Nora’s structure has been compromised by the UE attack, and will be destroyed in six hours. Commander Bruzar orders the new battleship Diva to extract Nora’s core, where everyone has evacuated. His deputy Grodek captures the Diva’s Captain Dian at gunpoint – witnessed by Emily and Dique, who tag along – and takes command. Meanwhile, Flit escapes to space with Yurin, a girl he rescued from the streets. Vargas activates the AGE system, which fabricates a rifle Flit uses to take out a UE, but more are on the way and the clock is ticking on Nora…
Gundam tends to take its time with long, drawn out arcs with a single underlying objective: in this case, saving the people of Nora before its destruction. Naturally, there’s a clash of military command, and the hero, Flit, first meets Yurin, the girl who perhaps completes the triangle with him and Emily. Again, We’re a bit amazed this kid not only built Gundam, but the AGE system as well, but the show is adamant about it, so fine, whatever. He’s Einstein, Edison and Tesla all wrapped up and topped with green hair. We’re talking almost unapproachable/unrelatable genius here…they’ll have to eventually humanize him a little more.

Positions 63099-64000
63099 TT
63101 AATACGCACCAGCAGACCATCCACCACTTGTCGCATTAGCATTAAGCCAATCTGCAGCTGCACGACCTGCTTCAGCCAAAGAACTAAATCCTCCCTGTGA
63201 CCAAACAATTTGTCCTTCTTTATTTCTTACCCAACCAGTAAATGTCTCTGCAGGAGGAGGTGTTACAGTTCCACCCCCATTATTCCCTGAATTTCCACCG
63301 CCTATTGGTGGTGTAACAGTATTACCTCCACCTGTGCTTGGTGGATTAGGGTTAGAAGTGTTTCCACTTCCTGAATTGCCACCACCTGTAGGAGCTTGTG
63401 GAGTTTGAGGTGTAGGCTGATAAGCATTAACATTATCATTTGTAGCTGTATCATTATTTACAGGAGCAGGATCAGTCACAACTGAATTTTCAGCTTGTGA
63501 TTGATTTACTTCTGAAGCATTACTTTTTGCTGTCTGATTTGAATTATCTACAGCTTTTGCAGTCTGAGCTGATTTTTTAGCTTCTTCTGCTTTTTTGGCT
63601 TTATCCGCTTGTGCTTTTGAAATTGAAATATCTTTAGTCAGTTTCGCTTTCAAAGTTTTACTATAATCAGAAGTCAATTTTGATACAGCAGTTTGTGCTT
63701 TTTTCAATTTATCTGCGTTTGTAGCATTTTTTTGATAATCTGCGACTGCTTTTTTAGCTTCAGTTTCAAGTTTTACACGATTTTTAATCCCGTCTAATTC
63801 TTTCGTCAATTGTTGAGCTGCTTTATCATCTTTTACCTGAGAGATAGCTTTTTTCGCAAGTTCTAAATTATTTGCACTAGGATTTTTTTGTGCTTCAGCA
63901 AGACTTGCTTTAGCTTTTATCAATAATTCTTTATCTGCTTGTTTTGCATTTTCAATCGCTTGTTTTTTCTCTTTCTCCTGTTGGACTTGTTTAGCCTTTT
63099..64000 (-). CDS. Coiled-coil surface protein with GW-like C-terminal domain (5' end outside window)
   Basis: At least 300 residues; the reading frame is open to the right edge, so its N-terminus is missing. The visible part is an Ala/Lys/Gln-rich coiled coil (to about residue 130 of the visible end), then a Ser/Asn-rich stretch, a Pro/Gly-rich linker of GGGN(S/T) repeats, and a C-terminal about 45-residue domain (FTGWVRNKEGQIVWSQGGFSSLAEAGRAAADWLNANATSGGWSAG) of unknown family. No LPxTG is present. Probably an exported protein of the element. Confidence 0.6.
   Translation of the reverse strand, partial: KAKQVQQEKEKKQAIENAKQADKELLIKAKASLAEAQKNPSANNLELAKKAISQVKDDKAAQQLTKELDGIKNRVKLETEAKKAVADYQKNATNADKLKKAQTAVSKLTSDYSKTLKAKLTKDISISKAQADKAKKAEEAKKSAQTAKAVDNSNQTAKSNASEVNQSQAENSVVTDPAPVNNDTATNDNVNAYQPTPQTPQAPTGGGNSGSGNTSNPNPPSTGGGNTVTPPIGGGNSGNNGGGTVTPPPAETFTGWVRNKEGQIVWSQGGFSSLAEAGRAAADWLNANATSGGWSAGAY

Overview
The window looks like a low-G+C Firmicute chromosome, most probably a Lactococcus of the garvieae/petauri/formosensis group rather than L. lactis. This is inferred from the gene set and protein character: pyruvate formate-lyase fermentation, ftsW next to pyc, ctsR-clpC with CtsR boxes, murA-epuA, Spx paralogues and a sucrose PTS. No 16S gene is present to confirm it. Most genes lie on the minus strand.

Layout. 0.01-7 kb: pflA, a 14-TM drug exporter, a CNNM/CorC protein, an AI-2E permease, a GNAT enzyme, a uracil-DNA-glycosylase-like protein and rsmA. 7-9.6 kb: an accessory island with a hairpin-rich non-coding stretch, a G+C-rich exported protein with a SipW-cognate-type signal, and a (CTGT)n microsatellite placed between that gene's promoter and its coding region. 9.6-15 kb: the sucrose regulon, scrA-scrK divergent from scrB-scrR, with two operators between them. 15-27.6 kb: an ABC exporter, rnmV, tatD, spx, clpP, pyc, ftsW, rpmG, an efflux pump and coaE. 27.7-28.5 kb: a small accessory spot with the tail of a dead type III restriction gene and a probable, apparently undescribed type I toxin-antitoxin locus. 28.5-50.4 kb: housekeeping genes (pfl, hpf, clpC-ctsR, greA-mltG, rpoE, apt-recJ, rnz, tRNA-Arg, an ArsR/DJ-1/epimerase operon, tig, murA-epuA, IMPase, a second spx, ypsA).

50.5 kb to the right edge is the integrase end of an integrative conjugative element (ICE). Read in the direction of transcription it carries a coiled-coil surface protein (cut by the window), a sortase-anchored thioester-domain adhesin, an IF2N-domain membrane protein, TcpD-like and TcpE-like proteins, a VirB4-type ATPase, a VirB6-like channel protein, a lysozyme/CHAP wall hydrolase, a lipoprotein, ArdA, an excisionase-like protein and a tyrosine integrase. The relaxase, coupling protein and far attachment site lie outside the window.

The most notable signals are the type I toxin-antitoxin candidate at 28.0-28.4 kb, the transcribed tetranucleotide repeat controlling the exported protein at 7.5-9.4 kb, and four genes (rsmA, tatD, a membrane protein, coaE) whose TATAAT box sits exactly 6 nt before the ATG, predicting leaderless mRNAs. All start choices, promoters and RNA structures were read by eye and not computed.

Our main beef with this episode, which is otherwise quite exciting and action-packed (though not as exciting and action-packed as Last Exile’s debut) is another Gundam trope: The massive space colony that is utterly incapable of defending itself, or even evacuating its population in a timely fashion. This is just horrible planning. It clearly took years to build something as huge as Nora…during its construction, didn’t anyone ever ask, is it really such a good idea to pack thousands of innocent civilians into such a fragile metal tube in space? UE or no UE, it just seems shortsighted.